At GearJunkie, we test, use, and rely on all manner of gear — for all seasons and conditions. Take a peek at the products we love this month!
Favorite Gear We Tested in July
Tested by: Katie Eichelberger, Content Producer
My desire to commute to the office more resulted in a search to find clothing that didn’t smell horrible after riding in and that dried quickly. And I found it! The Artilect Boulder 125 Tee.
The Artilect Boulder 125 Tee is made from the brand’s Nuyarn 125 merino fabric. Based out of Boulder, Colo., Artilect markets this tee as a base layer, and I can confirm that it’s great for that. To me, I found it to be solid enough to want to reach for it daily, no matter the activity or temperature. Merino can often feel heavy, but not this one!
It controls all the moisture I need. I didn’t even notice the ventilation holes that run down the side of the shirt because it was so subtle. Now I know why it feels so great while riding and stuffed under a jacket.
It’s a short-sleeved shirt, but the sleeves were longer than what I expected. Between the sleeves, the stretch, and the overall fit, it even felt a little fancy!
I have plans to wear this shirt everywhere, purchase it in all the colors I can, and not feel bad about the lack of washing while on adventures. Snag the Artilect Boulder Tee for your summer adventures and beyond.
Tested by: Mary Murphy, Managing Editor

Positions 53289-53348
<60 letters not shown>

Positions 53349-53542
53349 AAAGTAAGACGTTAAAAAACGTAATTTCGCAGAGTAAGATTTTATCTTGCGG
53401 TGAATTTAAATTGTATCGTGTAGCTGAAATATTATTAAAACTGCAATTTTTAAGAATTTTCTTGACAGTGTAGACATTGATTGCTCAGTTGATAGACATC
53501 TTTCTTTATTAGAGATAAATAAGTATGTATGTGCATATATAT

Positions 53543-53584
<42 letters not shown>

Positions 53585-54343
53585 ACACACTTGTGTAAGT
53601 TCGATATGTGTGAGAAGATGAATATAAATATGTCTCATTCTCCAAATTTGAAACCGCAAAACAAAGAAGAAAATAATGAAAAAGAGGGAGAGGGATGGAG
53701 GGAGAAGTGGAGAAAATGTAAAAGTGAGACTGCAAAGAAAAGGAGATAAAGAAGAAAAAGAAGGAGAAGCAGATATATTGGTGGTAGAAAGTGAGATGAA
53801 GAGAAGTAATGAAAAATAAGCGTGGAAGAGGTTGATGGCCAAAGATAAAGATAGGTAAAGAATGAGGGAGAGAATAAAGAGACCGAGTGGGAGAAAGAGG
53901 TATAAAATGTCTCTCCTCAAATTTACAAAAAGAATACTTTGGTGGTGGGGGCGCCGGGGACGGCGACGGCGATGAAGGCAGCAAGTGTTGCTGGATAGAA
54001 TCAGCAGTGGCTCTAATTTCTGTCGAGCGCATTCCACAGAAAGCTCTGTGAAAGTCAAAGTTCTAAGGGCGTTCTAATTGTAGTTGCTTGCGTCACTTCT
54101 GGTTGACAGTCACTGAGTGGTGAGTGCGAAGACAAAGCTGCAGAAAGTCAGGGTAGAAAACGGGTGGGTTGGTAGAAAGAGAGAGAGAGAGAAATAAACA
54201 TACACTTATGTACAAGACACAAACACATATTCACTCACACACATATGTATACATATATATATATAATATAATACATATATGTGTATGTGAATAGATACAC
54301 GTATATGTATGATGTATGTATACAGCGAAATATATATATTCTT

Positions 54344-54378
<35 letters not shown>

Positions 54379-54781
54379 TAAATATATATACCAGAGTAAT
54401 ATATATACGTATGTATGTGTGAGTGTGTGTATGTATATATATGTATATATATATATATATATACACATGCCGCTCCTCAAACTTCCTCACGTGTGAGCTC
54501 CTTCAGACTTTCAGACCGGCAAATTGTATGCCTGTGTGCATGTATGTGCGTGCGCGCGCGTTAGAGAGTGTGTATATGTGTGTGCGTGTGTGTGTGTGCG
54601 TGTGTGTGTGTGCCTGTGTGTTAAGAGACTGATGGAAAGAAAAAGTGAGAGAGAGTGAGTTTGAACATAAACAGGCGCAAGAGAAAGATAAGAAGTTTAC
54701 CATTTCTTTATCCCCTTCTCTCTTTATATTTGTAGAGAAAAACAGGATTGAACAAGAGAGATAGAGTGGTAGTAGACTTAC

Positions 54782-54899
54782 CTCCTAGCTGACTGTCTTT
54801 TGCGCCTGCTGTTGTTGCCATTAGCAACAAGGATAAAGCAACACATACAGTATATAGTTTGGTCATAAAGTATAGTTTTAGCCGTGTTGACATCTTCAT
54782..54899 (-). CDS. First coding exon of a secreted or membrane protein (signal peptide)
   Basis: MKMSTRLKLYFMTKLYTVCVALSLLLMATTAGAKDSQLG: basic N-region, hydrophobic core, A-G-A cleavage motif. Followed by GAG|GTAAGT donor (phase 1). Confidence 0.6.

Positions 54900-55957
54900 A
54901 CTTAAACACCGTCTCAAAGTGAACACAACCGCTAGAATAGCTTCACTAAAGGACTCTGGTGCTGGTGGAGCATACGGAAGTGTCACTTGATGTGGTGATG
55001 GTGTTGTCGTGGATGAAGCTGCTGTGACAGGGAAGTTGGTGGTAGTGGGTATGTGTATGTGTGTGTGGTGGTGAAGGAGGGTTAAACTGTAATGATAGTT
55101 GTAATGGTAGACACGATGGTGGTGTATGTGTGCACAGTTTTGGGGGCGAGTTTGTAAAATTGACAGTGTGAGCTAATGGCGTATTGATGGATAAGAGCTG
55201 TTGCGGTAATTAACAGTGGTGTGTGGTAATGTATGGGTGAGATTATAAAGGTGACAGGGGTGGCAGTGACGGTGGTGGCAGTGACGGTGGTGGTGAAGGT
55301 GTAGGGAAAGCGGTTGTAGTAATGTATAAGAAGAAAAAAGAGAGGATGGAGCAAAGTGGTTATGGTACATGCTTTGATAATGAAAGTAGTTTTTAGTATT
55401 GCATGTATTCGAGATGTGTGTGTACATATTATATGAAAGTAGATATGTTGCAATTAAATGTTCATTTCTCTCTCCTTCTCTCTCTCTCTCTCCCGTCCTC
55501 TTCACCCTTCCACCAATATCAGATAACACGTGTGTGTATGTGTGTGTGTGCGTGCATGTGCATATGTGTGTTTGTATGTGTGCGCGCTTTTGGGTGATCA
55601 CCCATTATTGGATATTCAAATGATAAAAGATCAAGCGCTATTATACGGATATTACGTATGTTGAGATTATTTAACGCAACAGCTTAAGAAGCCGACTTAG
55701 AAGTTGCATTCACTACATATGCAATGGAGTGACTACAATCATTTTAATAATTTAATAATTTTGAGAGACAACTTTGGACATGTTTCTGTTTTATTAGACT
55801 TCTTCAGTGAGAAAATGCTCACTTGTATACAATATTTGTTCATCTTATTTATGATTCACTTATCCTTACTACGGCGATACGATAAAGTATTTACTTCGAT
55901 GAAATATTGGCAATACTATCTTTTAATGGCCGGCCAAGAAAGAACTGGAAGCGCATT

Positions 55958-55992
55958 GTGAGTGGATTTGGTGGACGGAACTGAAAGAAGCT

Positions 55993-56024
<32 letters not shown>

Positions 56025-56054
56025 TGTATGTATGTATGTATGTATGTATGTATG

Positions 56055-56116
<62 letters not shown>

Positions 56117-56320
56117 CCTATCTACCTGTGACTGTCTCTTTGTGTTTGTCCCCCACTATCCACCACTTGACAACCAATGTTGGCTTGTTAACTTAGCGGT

Nonslip, grippy, and durable, the YETI Boomer was everything I was looking for in a dog bowl.
A little over a week before my new pup arrived, the first thing I did was search online for food bowl options. It had to be big enough to grow with the dog, sturdy enough it wouldn’t accidentally get chewed on, and durable enough that it could last both me and the dog for years.
The YETI Boomer 4, you guessed it, can hold up to 4 cups — perfect for dogs who eat 1-3-cup servings of food, and plenty of volume to hold a big gulp of water. These bowls have a “Bearfoot” non-slip ring on the bottom, a wide brim, and are made with an 18/8 food grade, puncture-resistant stainless steel (and they are washable!).
Twice already, I’ve also traveled with the Boomer dog bowls — sure, they aren’t lightweight (the Boomer 4 is 1.2 pounds) or collapsible, but they are still easy to pack away. Once, I stashed it in a bag, along with food and treats, for a day trip up to the mountains. Most often, I’ve taken the Boomer dog bowl back and forth from home to the office, so my pup has the same familiar bowl from work to home.
YETI advertises that the Boomer 4 Dog Bowls are “resistant to roughhousing,” and that’s generally true. No matter how energetic my dog is at mealtime (i.e., how playful he is with his water bowl), the Boomer is easy to wipe clean, emerging undamaged, shiny, and as good as new.
Like many YETI products, you can also customize the Boomer bowls, with your pet’s name, breed, or a cute dog design.
Tested by: Sean McCoy, Editorial Director
While hunting, weight matters. So this spring, I tested Maven’s compact powerhouse, the C.2 10×28 binoculars.
These midrange binoculars pack a lot of utility into a tiny package. They weigh in at 12.4 ounces, a fraction of the larger binoculars I use. But they still produce enough optical clarity and magnification for hunting, even in large spaces like the Rocky Mountains.
The fit and finish on these $225 binoculars are very good. They pack extra-low-dispersion ED glass multicoated lenses into a lightweight but durable polymer frame. Waterproof and fogproof, I never had an issue with moisture even during a very rainy spring turkey hunt in Nebraska. They are also covered by Maven’s excellent lifetime warranty.